‘Baby Farming’ and the Care of Children

What is meant by the term ‘baby farming’ and why was there such a strong reaction against it in mid-19th Century New Zealand?

People have always cared for each other’s children to some degree, usually within extended family groups. But in the 1800s, Victorian morality and economic hardship resulted in an increasing number of unwanted children being placed outside their families, either temporarily or permanently.

At that time, it was almost impossible for a young unmarried woman to care alone for a child, due to a combination of poverty and bigotry or false morality. Some women were obliged to make their newborn ‘disappear’; others managed to make part-time care arrangements while they worked. While many infants were adequately cared for, some were tragically neglected by their caretakers, even murdered for fiscal gain.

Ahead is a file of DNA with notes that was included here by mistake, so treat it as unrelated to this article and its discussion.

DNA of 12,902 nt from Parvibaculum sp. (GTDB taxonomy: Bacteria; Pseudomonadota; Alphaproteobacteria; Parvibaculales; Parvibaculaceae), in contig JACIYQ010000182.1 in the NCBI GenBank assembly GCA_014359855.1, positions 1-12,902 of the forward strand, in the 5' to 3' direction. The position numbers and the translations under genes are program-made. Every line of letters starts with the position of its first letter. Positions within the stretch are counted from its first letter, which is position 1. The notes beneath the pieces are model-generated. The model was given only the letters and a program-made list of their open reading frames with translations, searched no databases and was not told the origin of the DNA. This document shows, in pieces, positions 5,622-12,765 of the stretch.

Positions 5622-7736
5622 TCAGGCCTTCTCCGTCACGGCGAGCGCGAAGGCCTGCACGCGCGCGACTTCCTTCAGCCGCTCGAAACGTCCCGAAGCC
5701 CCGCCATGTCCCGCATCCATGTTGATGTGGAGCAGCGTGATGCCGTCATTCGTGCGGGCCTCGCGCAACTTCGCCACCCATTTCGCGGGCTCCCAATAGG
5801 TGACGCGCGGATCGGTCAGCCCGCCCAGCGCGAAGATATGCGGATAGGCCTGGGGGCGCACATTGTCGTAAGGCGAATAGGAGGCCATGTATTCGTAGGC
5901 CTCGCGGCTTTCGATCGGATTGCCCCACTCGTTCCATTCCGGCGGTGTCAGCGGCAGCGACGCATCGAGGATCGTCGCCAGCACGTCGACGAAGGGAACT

The infant mortality rate was universally high in the 19th Century, even in intact, well-to-do families. Multiple factors contributed: malnutrition, lack of understanding of transmission of illnesses, poverty and lack of nutrition, lack of hygiene, no vaccines, few effective medical treatments.

Breast fed infants had the best chance of survival. For those infants banished to institutional care, the mortality rate rose to above 90%.

Women who provided a service by caring for infants and children in their homes might best be compared with present day foster parents. It was the latter part of the 20th Century before it was thought ‘safe’ to recompense foster parents for caring for children, for fear the payment of money would risk exploitation or harm of children.

What type of ‘carer’ was Minnie Dean and what motivated her to take children into her home? You be the judge.